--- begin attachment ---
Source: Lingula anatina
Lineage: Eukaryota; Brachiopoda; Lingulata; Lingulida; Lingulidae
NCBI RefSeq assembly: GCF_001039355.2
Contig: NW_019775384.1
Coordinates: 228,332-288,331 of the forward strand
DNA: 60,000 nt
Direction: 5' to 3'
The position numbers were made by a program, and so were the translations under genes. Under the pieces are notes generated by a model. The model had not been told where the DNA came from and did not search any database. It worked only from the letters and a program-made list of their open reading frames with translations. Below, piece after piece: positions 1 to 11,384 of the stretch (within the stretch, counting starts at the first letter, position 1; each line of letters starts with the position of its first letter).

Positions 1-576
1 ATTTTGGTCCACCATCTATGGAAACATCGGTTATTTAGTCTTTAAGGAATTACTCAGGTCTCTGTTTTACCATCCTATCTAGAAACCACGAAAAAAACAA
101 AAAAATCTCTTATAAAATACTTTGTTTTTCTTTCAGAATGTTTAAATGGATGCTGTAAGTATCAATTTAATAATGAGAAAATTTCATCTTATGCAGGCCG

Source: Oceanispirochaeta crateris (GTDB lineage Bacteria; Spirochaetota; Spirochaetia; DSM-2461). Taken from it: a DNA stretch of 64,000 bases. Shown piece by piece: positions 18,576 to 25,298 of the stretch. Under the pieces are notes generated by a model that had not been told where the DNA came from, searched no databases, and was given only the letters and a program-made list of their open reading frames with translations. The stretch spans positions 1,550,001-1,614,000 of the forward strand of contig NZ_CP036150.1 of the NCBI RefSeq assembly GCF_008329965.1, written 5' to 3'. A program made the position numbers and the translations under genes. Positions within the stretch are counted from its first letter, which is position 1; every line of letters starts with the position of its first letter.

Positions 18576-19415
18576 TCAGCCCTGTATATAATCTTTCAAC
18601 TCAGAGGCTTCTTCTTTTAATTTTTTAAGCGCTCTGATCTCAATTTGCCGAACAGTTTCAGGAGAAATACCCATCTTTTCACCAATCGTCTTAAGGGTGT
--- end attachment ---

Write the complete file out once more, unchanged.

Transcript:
Source: Lingula anatina
Lineage: Eukaryota; Brachiopoda; Lingulata; Lingulida; Lingulidae
NCBI RefSeq assembly: GCF_001039355.2
Contig: NW_019775384.1
Coordinates: 228,332-288,331 of the forward strand
DNA: 60,000 nt
Direction: 5' to 3'
The position numbers were made by a program, and so were the translations under genes. Under the pieces are notes generated by a model. The model had not been told where the DNA came from and did not search any database. It worked only from the letters and a program-made list of their open reading frames with translations. Below, piece after piece: positions 1 to 11,384 of the stretch (within the stretch, counting starts at the first letter, position 1; each line of letters starts with the position of its first letter).

Positions 1-576
1 ATTTTGGTCCACCATCTATGGAAACATCGGTTATTTAGTCTTTAAGGAATTACTCAGGTCTCTGTTTTACCATCCTATCTAGAAACCACGAAAAAAACAA
101 AAAAATCTCTTATAAAATACTTTGTTTTTCTTTCAGAATGTTTAAATGGATGCTGTAAGTATCAATTTAATAATGAGAAAATTTCATCTTATGCAGGCCG

Source: Oceanispirochaeta crateris (GTDB lineage Bacteria; Spirochaetota; Spirochaetia; DSM-2461). Taken from it: a DNA stretch of 64,000 bases. Shown piece by piece: positions 18,576 to 25,298 of the stretch. Under the pieces are notes generated by a model that had not been told where the DNA came from, searched no databases, and was given only the letters and a program-made list of their open reading frames with translations. The stretch spans positions 1,550,001-1,614,000 of the forward strand of contig NZ_CP036150.1 of the NCBI RefSeq assembly GCF_008329965.1, written 5' to 3'. A program made the position numbers and the translations under genes. Positions within the stretch are counted from its first letter, which is position 1; every line of letters starts with the position of its first letter.

Positions 18576-19415
18576 TCAGCCCTGTATATAATCTTTCAAC
18601 TCAGAGGCTTCTTCTTTTAATTTTTTAAGCGCTCTGATCTCAATTTGCCGAACAGTTTCAGGAGAAATACCCATCTTTTCACCAATCGTCTTAAGGGTGT